Kevin Dennean – Citigroup

And will there be -- Tom, will there be a long integration process tying those boxes into carrier systems or do you think that winds up by the end of the year also?

Tom Mock

A lot of that is happening in conjunction with the lab testing. That’s one of the reasons the lab testing takes as long as it does. And it’s not to say there won’t be some kind of details that need to be tied up after that but I think a good bit of that will be done. And I think most of what you see happen on 5400 would happen in 2011.

Kevin Dennean – Citigroup

Great. Thanks very much.

Operator

We’ll take our next question from Paul Silverstein with Credit Suisse.

Paul Silverstein – Credit Suisse

Jim, Gary, can you hear me?

Gary Smith

Yup. We can hear you, Paul.

Paul Silverstein – Credit Suisse

I apologize if this was already asked. I suspect it was but in light of some recent commentary at AT&T regarding the wireless backhaul and I know you guys don’t want to go into detail on any one customer but can you give us any insight on your backhaul position? Has there been any change to the best of your knowledge?

Gary Smith

You know, the question was asked before but I’ll go back through it. Without going into too much detail on customer specific stuff, I mean, we feel very good about our position. I’d just express it like that both in terms of our engagement to date and the opportunity that we see going forward as a multi-domain player of AT&T. We think we’re incredibly well positioned.

Paul Silverstein – Credit Suisse

Okay. And again, I apologize if this already came up but with respect to packet optical and your integration of 100 gig into CoreDirector along with layered capability. Can you give us any insight in terms of customer activity? What type of RFP activity, if any, you’re seeing out there?

Gary Smith

I mean, we’re continuing to see strong activity 40 and 100 gig around various packet optical architectural discussions that we’re in, IP bypass. And that’s really talks into the 5400 family and as quick as we can get the 40 and 100 gig into that as well. So we’re seeing a lot of activity out there, Paul, certainly among the Tier 1 and those kinds of architectures. That’s continuing.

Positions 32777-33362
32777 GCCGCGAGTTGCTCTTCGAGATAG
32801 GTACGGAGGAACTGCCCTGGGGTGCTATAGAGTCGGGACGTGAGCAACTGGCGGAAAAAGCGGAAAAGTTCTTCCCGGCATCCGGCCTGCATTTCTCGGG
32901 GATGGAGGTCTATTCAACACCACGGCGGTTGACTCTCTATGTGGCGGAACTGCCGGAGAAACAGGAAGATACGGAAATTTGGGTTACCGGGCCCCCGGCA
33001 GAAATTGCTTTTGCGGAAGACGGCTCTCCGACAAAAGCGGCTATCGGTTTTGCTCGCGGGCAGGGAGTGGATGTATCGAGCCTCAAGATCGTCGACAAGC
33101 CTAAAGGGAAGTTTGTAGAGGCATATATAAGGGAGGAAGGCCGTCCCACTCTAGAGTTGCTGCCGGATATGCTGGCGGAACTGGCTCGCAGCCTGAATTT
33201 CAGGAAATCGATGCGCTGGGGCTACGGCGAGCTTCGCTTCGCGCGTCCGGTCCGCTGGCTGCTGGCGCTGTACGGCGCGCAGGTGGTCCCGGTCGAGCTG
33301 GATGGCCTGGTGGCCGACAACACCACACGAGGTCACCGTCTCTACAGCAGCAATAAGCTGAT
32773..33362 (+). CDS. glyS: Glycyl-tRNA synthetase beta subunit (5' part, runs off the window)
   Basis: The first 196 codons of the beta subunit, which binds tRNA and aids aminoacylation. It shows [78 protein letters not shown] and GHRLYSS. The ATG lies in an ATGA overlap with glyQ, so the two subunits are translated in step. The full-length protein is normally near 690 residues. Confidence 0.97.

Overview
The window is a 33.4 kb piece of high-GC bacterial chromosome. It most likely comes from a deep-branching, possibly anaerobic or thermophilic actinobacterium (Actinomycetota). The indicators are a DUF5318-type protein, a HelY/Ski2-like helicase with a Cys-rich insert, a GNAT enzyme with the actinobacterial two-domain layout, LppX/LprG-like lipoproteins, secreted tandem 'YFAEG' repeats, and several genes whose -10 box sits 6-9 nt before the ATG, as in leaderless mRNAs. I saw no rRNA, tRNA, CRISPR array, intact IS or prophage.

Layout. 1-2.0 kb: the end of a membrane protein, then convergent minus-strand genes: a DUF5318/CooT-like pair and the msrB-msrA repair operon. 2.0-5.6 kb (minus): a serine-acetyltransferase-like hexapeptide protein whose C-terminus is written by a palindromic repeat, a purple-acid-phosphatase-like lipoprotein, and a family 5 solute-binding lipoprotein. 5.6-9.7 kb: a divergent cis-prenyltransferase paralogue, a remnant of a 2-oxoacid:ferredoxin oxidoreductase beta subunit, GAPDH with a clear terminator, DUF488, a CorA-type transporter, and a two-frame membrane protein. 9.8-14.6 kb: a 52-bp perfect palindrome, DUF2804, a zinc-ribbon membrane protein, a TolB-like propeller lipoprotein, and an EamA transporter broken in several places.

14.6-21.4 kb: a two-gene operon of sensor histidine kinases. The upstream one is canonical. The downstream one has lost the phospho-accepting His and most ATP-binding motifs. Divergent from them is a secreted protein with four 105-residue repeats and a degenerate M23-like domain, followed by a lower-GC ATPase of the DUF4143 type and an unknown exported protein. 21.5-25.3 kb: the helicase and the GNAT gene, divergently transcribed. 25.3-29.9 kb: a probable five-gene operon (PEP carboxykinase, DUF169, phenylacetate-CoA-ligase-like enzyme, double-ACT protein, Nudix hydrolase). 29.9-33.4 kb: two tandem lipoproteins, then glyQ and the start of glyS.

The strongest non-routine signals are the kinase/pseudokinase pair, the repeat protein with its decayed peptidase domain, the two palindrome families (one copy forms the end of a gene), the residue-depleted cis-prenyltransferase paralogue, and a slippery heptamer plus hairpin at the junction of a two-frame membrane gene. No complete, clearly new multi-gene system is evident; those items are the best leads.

Paul Silverstein – Credit Suisse

Gary, can you give us any quantification, any metrics about that activity?

Gary Smith

I would say that given the portfolio we’ve got particularly with the 40 and 100 gig, I’d say we are more engaged now across a broader range of Tier 1 carriers than we were prior to the acquisition. I think we’re much better placed now.

Paul Silverstein – Credit Suisse

Gary, would that be a dozen trials, a dozen RFPs? Can you give us some…?

Gary Smith

I mean -- it’s tough to put a real sort of metric on it. That’s a very broad based but if you look at 40 gig trials, 100 gig trials, we’ve got a number of those lined up and that’s increasing on a daily basis. We’re into the double digits in terms of trials.

Paul Silverstein – Credit Suisse

Right. And one last question, if I may and again, I apologize if this came up but any evidence of any meaningful change in the pricing environment?

Gary Smith

Not really. I mean, it continues to be challenging if you choose your geography and choose your application. And we’re very careful to try and choose markets that value, our value proposition and our technology. It continues to be challenging.

Paul Silverstein – Credit Suisse

I appreciate it. Thanks.

Gary Smith

Thanks, Paul.

Operator